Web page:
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On the trail of Keith Jarrett's melodies

Lose focus for a second and you can quickly drop the thread of Jarrett's complex improvisational techniques.

“So, this is a piano,” said Keith Jarrett, sitting down at the one that had been placed centre stage for him in the Royal Festival Hall on 20 November. Blowing on his hands to warm them, he acted as if he had never encountered such an instrument before, raising a chuckle from the hundreds of fans who had turned out to see the man in the flesh. For 40 years, Jarrett has been giving concerts like this – alone with the piano, playing his improvised music to a room full of rapt devotees. Notoriously grumpy – and now as well known for his tirades against cameras and coughing audience members as for his early days playing with Miles Davis – he has an almost eerie focus onstage, relieving the tension only very occasionally with his barbed observations about the excellence of the instrument, or the shuffling in the auditorium.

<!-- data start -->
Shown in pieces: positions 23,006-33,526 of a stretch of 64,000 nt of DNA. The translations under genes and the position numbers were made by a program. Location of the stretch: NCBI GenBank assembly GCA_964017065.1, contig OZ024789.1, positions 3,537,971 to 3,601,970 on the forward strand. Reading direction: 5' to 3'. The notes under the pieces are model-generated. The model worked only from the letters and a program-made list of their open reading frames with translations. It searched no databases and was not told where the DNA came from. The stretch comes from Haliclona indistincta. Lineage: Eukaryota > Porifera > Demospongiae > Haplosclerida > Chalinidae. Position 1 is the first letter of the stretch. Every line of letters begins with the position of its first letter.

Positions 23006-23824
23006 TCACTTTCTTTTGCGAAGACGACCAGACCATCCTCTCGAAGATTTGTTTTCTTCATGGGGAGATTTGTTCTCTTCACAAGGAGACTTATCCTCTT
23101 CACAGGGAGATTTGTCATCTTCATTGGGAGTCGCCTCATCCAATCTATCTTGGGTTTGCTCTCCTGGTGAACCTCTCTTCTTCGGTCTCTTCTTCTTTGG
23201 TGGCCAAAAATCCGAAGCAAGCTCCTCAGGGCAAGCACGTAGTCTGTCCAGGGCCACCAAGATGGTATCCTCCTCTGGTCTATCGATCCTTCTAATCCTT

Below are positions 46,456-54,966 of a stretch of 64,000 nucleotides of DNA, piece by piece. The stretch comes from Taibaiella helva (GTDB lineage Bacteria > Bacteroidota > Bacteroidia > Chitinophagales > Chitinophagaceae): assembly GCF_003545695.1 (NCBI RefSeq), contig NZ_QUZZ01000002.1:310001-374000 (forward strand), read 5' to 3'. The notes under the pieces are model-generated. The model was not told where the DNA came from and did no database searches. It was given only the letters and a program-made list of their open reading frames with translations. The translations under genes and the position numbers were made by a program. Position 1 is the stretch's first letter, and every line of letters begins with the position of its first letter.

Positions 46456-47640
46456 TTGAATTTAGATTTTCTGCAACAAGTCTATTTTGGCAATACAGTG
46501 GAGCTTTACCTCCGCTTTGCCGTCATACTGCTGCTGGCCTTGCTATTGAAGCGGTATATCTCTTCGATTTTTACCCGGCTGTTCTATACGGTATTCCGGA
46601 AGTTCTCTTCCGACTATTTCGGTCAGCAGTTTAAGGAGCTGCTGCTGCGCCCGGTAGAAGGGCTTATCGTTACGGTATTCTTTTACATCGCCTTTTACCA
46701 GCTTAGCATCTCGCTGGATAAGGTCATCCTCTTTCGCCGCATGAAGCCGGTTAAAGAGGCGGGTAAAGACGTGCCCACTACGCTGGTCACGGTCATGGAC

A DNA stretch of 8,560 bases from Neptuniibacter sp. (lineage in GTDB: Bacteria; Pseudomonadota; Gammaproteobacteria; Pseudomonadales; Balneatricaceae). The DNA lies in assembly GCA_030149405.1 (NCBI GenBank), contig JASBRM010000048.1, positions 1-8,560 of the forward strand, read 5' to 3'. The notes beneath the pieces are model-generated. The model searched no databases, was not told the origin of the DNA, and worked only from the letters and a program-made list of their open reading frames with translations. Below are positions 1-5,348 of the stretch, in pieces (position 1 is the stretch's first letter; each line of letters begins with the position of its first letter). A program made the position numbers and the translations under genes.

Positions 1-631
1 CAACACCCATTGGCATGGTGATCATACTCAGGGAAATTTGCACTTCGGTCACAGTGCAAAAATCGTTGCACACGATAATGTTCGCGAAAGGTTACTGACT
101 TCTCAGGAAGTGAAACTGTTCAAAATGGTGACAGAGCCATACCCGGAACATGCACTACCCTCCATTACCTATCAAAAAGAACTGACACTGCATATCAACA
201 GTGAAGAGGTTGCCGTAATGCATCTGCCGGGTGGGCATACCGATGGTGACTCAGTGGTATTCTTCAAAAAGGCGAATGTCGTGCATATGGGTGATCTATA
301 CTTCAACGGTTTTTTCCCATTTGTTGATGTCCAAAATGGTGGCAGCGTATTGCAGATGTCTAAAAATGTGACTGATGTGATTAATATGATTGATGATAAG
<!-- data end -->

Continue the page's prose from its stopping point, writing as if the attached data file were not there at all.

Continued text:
Jarrett gave us a series of short pieces, each rendering separate and distinctive musical ideas. He began with an intricately woven flash of notes in both hands, criss-crossing the melodies that were by turns dark and haunting, or light and dancing. At particularly complex moments, when his arms were crossed over and the notes were flowing from his fingers faster than anyone could imagine them into existence, he leaned his ear down towards the keys, as if physical closeness could help his ideas more swiftly become sound.

A couple of folk-inflected ballads followed; heart-achingly sweet melodies picked out above rumbling, sour arpeggios. Like Glenn Gould, the Canadian pianist best known for his recordings of Bach’s Goldberg Variations, Jarrett can’t help adding vocalisations as he plays, which are all the more evident in his quieter compositions. He rose and fell from his stool; we heard his guiding hum along with the melody, as well as the odd strangled shout, yelp and grunt. He might insist on absolute silence from the audience but his own noises seem completely uninhibited as the music spins around him.